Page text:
In an attempt to help employees, some restaurants are exploring the idea of adding a surcharge to orders to fund coverage. Some patrons who heard the idea pledged to never eat there again. Other companies are redefining “full time” by cutting employee hours in order to avoid providing insurance.
How to overcome the biggest obstacles
Even with the ACA, it’s still difficult for small businesses and self-employed and part-time workers to obtain affordable health insurance. Here are the three biggest obstacles these groups face and how you can overcome them:
1. Maintaining full-time status
The proposal that would raise the requirement for full-time status from 30 hours per week to 40 hours per week would leave many workers fending for themselves when it comes to getting insured. Not only would their salaries suffer, but they’d also miss out on important health insurance benefits.
Thankfully, employers are still legally required to offer at least some benefits to part-time employees. Make sure that you investigate every option available to you. Additionally, some part-time workers might be eligible for Medicare or Medicaid coverage based on how much money they make annually (and other factors).
2. Lack of guidance in choosing a policy
Traditionally, people have looked to their employers for advice on benefits. Now, self-employed or part-time workers without employer-sponsored coverage are left to their own devices.
There are some great guidance resources out there for the self-employed or part-time employee, though it unfortunately means you’ll be doing the time-consuming legwork of health insurance research and shopping.
Personal finance expert Kerry Hannon recommends that you shop for a high-deductible plan that works in combination with a health savings account. You can research these policies on websites such as eHealth, GoHealth, and NetQuote.
3. The cost of individual insurance policies
Individual insurance policies can cost up to $600 per month, which might come as a huge shock to those who are low-income, previously didn’t have health insurance, or are used to paying a fraction of that for employer-provided coverage.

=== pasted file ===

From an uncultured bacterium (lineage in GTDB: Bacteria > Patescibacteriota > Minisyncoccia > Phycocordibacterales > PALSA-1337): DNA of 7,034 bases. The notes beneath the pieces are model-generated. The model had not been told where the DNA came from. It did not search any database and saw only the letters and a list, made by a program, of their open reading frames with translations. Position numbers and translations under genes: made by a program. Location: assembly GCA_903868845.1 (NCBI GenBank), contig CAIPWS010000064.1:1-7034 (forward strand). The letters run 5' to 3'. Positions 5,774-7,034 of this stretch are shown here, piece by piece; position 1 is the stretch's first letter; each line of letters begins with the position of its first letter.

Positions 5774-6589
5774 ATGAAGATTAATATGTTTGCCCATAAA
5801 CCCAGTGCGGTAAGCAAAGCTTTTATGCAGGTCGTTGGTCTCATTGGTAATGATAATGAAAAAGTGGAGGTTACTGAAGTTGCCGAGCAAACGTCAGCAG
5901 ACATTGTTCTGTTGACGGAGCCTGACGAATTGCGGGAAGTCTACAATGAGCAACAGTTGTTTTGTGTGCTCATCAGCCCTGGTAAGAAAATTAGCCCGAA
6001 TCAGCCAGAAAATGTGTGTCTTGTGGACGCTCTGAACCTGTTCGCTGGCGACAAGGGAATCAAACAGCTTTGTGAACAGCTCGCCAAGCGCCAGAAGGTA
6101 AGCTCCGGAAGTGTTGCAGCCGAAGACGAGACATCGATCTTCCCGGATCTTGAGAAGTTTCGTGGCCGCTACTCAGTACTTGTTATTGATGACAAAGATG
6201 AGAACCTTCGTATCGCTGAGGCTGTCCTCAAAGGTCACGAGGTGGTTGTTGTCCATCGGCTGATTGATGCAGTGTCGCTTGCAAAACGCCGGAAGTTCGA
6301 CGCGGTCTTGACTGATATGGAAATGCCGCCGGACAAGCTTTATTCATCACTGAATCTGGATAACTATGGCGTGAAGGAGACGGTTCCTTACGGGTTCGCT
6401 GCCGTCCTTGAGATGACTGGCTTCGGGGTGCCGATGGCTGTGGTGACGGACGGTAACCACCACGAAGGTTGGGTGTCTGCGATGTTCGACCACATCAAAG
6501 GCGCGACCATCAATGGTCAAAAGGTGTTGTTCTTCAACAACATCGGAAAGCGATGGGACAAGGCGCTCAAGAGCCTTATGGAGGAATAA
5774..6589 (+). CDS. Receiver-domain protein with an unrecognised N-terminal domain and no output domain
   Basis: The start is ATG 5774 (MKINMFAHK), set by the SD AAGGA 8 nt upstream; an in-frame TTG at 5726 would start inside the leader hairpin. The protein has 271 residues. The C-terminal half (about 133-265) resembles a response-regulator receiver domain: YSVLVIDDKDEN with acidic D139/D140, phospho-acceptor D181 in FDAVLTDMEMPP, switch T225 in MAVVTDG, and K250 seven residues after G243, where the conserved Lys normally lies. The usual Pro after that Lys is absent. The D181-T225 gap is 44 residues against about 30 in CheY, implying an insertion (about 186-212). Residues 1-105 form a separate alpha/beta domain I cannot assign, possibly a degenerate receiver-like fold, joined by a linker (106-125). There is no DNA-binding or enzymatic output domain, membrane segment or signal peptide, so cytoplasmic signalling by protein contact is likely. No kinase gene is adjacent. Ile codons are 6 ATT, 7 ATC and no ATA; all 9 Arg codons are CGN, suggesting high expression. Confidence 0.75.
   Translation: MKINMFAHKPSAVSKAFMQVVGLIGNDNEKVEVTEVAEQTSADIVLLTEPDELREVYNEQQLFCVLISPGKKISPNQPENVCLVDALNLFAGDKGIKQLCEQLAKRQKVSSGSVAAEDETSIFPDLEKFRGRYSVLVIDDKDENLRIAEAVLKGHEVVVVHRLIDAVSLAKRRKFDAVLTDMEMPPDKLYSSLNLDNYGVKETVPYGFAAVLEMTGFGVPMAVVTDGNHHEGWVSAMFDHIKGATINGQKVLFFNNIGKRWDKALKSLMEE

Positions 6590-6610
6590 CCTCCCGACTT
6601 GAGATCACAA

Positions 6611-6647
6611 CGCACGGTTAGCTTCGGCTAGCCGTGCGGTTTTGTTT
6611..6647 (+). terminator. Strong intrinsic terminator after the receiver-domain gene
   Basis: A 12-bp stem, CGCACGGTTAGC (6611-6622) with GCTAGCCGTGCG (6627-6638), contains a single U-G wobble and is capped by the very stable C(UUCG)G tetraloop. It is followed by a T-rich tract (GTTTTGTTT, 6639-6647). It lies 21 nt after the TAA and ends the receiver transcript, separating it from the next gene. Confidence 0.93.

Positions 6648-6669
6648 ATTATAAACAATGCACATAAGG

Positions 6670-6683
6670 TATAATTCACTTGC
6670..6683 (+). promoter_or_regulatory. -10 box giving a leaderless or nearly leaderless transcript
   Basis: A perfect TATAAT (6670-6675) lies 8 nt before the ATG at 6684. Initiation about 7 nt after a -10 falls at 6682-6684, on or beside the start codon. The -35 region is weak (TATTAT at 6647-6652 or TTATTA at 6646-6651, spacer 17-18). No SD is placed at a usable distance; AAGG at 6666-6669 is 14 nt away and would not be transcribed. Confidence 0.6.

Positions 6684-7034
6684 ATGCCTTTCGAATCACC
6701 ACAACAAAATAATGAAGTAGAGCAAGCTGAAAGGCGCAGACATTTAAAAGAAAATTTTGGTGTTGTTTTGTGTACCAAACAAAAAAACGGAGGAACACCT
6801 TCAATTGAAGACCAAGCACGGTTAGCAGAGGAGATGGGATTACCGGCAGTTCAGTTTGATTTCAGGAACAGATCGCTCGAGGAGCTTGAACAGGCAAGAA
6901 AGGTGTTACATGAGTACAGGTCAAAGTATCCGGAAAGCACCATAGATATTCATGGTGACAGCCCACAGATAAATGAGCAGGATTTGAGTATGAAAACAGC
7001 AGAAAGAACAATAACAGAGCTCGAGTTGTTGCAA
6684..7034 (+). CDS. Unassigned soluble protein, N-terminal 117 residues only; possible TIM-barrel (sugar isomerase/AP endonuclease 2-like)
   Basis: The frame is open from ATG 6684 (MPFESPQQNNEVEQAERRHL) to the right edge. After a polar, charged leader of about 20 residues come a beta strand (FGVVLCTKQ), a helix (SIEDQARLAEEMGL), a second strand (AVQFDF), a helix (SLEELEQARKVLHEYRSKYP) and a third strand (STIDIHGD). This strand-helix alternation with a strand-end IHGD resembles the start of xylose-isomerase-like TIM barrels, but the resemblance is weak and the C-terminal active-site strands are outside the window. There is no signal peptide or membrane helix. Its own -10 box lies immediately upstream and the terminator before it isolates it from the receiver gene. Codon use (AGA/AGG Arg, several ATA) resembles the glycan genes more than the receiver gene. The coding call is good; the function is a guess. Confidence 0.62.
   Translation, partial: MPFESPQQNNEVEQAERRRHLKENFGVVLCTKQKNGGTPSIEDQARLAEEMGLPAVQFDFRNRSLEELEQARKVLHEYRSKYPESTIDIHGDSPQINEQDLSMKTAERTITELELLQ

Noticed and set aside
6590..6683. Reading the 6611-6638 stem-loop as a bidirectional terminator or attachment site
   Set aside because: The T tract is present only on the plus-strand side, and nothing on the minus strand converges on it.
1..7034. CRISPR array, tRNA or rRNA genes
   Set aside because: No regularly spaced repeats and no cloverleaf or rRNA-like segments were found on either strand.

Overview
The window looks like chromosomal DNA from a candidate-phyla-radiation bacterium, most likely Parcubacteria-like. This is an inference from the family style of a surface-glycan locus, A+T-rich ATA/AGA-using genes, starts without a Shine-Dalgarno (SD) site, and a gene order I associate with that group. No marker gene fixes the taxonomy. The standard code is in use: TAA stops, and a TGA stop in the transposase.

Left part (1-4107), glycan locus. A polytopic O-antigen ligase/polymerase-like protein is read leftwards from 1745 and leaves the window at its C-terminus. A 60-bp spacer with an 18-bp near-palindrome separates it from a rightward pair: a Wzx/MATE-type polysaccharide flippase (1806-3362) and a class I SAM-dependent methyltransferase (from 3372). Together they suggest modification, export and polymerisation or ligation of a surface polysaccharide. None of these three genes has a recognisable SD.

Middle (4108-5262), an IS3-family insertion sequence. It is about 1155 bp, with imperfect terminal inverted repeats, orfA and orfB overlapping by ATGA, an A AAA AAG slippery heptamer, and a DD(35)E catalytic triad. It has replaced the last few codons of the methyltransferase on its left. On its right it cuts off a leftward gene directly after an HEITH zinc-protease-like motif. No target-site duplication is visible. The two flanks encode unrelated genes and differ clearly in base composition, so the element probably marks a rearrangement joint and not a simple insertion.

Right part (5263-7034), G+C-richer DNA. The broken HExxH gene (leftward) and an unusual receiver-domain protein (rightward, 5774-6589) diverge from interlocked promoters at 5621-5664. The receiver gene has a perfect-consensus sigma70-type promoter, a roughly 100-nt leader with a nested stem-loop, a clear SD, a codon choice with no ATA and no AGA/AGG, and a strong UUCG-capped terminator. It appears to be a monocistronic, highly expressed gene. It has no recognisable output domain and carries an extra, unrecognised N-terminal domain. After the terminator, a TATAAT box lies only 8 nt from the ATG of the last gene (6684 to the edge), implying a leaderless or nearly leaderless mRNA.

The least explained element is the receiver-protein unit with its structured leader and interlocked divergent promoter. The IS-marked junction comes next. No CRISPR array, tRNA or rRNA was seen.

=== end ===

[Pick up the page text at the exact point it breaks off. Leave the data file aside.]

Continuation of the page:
If you are self-employed, it’s a good idea to discuss your policy options with a personal finance expert. For those who are looking for lower-cost alternatives, organizations such as Humana and eHealth have useful resources for individuals and families. One difficult truth is that with low-cost policies, the benefits will be more sparse.
In an ideal world (or Canada, or the U.K.,), everyone would have easy access to affordable health insurance. But in the United States, the healthcare system is very disjointed and hard to navigate. As a small business owner, self-employed worker or part-time employee, it is now your obligation to become an expert in finding affordable health insurance.
To have the best possible outcome of this situation, make sure you understand your legal rights, analyze your finances, and explore all potential subsidies.
Getting affordable insurance as a part-time worker or a small business owner is certainly doable. It just takes a lot of effort to make an informed decision. In the end, it will be worth the effort to know that you are covered and receiving every benefit you are entitled to.
Do you have any tips to add on finding affordable health insurance?